So I guess what I’m asking is to hear more of your thoughts on this, because I’d love to find a much more positive way to squint at it all. If that means waiting for the book to come out, then I shall do so, if a tad impatiently.

    That said, I also diverged from a huge swath of fandom in how I interpreted the activation of all the Potential Slayers. They had this power that was being kept from them, and then it was unlocked. Granted, for far more of them than Buffy, Giles, or any of them had the slightest idea, thinking they’d rounded most of the survivors up. But I couldn’t see how so much of fandom took that as a massive rape. Forcing the First Slayer to accept those demonic powers, yes. Making it pass down along some mystical linneage, arguably. Letting those women have access to that power? How is that a violation? (How is it a potentially bad idea leads to the comics, but that’s a separate question.)

    Sorry. Babbling now.

    • RM January 5, 2011 at 6:57 pm #

      Haven’t read the comics yet, so can’t speak to that at all. I’m aware of the issue about rape and the Potentials, but I hesitate to weigh in on it. Like you, I totally see what happened to create the first Slayer as abusive, as rape, as really about the creepiest most fascinating thing I’ve ever seen on TV, and from there, the argument about the Slayer line and the Potentials dwindles for me as it does for you. That said, I do get where people are coming from about it intellectually and a lot of people I really like and care about do feel that what happened to the Potentials was rape, and it’s important to me to respect their feelings about it, even if mine are different and my critical eye isn’t focused there (it’s also, as far as I can tell, the subject of many painful fights on the Internet, and while it’s a discussion I’m happy to have, even on-line, the ugly parts of that debate are not something I would want to reignite).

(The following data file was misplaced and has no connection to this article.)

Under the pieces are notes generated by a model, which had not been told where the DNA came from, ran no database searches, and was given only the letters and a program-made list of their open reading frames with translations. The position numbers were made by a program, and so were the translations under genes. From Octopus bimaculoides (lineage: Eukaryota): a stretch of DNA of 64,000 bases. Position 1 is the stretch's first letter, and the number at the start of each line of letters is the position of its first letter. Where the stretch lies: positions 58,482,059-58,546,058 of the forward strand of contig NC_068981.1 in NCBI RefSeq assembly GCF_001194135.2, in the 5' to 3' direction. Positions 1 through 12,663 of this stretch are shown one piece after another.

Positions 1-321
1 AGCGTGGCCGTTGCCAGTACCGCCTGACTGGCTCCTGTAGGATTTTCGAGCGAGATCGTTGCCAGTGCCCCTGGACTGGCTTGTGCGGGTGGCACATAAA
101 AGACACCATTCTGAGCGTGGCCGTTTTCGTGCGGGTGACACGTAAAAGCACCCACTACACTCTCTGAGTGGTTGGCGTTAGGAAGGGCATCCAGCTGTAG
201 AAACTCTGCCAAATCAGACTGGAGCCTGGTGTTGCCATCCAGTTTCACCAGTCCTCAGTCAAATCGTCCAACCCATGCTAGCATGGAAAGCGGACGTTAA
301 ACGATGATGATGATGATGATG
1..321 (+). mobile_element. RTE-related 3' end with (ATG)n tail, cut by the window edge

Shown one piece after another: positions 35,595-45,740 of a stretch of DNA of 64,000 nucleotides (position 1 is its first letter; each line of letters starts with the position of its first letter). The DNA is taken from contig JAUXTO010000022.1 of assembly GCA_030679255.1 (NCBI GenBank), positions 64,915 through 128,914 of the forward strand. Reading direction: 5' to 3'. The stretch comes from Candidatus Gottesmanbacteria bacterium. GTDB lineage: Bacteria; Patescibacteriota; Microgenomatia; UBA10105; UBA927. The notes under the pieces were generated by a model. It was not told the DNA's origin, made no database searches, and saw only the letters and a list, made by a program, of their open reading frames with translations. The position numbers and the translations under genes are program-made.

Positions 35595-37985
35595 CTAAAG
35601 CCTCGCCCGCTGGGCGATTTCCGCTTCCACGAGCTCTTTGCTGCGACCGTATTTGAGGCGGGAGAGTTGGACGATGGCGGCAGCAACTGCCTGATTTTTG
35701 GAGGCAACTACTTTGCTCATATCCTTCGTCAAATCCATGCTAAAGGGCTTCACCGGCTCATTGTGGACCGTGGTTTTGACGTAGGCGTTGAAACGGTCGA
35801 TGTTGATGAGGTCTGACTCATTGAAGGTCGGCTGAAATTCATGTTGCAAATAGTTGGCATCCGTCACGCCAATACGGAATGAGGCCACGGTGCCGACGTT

Illyria is never referred to with male pronouns. It’s called it, often. And it uses masculine (which in English are also arguably default/neuter) works when talking about itself. It is, as far as I can tell, only called she because of its use of Fred’s body. It is reflexive for the characters and the audience to see female. But Illyria’s misery with Fred’s body isn’t gendered. Its inadequacy is a human inadequacy. Illyria tells us it chooses to look how it does — it likes, to some extent, a particular type of display of Fred’s body if it must be in such a form at all. But it insists on calling itself “godking of the universe” and Wesley, who knows the most about it and is the most fastidious, is the one that manages to call it, it the most often.